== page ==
Patents give you the exclusive right to use and reproduce your inventions, for up to 20 years. However, applying for a patent can be time consuming and costly, and you should engage the help of a professional. UK patents do not protect your invention from being copied overseas, so you may also need advice on international protection.


Trade secrets


Protecting an invention by keeping it as a trade secret can provide a longer period of protection than a patent would. If you choose to do this, you will need to enter into robust confidentiality agreements, keep documents containing trade secrets labelled, secure and only accessible by certain people, and give staff ongoing training on secrecy measures.


Making it clear your work is protected by copyright

Copyright prevents people from using, copying and distributing your work. Copyright protection is automatic when you create an original creative work (you cannot register copyright).

However, it’s still a good idea to notify others that copyright in your work belongs to you. Although not a legal requirement, you can use the international ‘©’ mark followed by your name and the year of creation to help protect your work in some countries overseas and to notify others of your copyright.

If your work is not stored electronically, consider sending a hard copy to your solicitor or to yourself via a date-stamped delivery service so you can prove that your work existed at a particular point in time.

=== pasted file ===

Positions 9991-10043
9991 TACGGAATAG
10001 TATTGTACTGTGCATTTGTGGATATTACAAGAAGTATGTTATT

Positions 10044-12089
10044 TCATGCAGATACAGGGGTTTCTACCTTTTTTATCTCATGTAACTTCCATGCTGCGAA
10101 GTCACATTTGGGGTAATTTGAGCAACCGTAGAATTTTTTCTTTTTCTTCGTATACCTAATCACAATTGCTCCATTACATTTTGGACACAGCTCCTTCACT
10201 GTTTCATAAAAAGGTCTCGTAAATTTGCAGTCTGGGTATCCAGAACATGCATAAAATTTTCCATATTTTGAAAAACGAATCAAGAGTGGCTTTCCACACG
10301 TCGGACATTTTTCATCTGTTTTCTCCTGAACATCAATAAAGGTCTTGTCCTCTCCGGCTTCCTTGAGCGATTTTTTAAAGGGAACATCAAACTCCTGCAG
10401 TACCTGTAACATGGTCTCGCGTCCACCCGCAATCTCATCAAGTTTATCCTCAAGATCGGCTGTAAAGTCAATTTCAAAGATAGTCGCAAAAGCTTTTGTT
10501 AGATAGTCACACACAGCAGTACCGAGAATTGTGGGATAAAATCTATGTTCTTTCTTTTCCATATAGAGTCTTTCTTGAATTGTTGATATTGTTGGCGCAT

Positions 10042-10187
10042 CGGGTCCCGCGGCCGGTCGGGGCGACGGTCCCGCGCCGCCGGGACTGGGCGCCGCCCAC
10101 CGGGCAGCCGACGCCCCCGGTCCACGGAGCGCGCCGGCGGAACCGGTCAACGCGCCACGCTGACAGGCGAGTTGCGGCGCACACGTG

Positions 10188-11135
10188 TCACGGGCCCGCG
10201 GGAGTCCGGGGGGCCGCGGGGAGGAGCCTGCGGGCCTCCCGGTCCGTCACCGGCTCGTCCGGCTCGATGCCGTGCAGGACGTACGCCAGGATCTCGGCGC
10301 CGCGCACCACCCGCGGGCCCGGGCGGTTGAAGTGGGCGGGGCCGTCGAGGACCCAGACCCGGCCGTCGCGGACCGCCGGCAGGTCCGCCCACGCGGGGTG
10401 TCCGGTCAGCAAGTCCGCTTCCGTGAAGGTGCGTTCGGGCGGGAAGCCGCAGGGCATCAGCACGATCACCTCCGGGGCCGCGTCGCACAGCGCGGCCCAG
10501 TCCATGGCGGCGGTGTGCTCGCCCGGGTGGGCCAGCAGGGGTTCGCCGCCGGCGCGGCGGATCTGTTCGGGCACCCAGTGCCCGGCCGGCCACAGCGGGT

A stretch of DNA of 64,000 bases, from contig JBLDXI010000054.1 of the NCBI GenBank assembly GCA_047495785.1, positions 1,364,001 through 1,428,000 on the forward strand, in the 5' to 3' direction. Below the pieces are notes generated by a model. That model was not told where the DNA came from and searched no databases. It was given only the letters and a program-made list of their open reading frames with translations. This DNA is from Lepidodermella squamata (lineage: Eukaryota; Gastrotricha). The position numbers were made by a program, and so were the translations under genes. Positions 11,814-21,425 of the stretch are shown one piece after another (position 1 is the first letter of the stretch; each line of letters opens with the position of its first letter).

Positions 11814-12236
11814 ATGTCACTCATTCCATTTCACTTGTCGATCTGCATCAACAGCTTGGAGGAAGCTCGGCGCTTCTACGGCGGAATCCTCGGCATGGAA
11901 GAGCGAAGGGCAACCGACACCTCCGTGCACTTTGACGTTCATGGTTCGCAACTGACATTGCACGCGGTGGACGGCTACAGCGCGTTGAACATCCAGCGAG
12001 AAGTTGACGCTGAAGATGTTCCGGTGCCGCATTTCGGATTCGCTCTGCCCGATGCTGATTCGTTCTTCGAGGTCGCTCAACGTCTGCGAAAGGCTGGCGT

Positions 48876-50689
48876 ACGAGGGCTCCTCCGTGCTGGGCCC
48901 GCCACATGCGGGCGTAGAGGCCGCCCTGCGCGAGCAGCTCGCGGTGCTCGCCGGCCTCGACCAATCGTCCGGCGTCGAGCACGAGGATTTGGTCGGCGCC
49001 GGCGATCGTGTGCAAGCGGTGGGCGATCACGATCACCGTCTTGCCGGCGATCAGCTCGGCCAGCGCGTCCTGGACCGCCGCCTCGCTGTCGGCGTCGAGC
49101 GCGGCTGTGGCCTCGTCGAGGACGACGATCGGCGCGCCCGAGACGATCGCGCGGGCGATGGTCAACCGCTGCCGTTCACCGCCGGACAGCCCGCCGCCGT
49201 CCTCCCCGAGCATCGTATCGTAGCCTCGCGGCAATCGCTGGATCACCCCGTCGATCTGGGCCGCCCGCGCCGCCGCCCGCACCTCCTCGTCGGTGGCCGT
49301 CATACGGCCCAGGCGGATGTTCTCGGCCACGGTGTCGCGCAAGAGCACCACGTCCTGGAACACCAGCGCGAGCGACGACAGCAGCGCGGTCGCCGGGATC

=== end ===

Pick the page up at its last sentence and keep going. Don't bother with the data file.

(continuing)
Consider using website terms of use


If you run a website, consider having website terms of use in place to help protect your site from unauthorised use. Although not legally required, website terms of use tell visitors how they can use your website and help to limit your liability if something goes wrong; for example, they can include a copyright notice to notify users that your website is protected by copyright.


Monitoring your intellectual property


You will generally need to monitor potential infringements of your intellectual property yourself, as the UK IPO won’t do this for you. Ways to monitor include:


  • searching the internet, online marketplaces and social media;

  • using automated tools like Google Alerts to notify you when a certain phrase is published on the internet;

  • using the Companies House Register Search to search for companies which have been registered with similar names to yours;

  • checking for domain names which have been registered using similar names to your business;

  • monitoring new trade mark applications in the UK Trade Marks Journal; and/or

  • hiring another business to monitor for IP infringements on your behalf (however, this can be very costly).


If you discover IP infringements, you can take a number of steps including writing a cease and desist letter to the person who may be infringing your IP rights, using an online marketplace’s reporting tools to report infringements, contacting the Police Intellectual Property Crime Unit, or taking court proceedings.



The content in this article is up-to-date at the date of publishing. The information provided is for information purposes only, and is not for the purpose of providing legal advice. ©Sparqa Limited 2021. All rights reserved.


38 views0 comments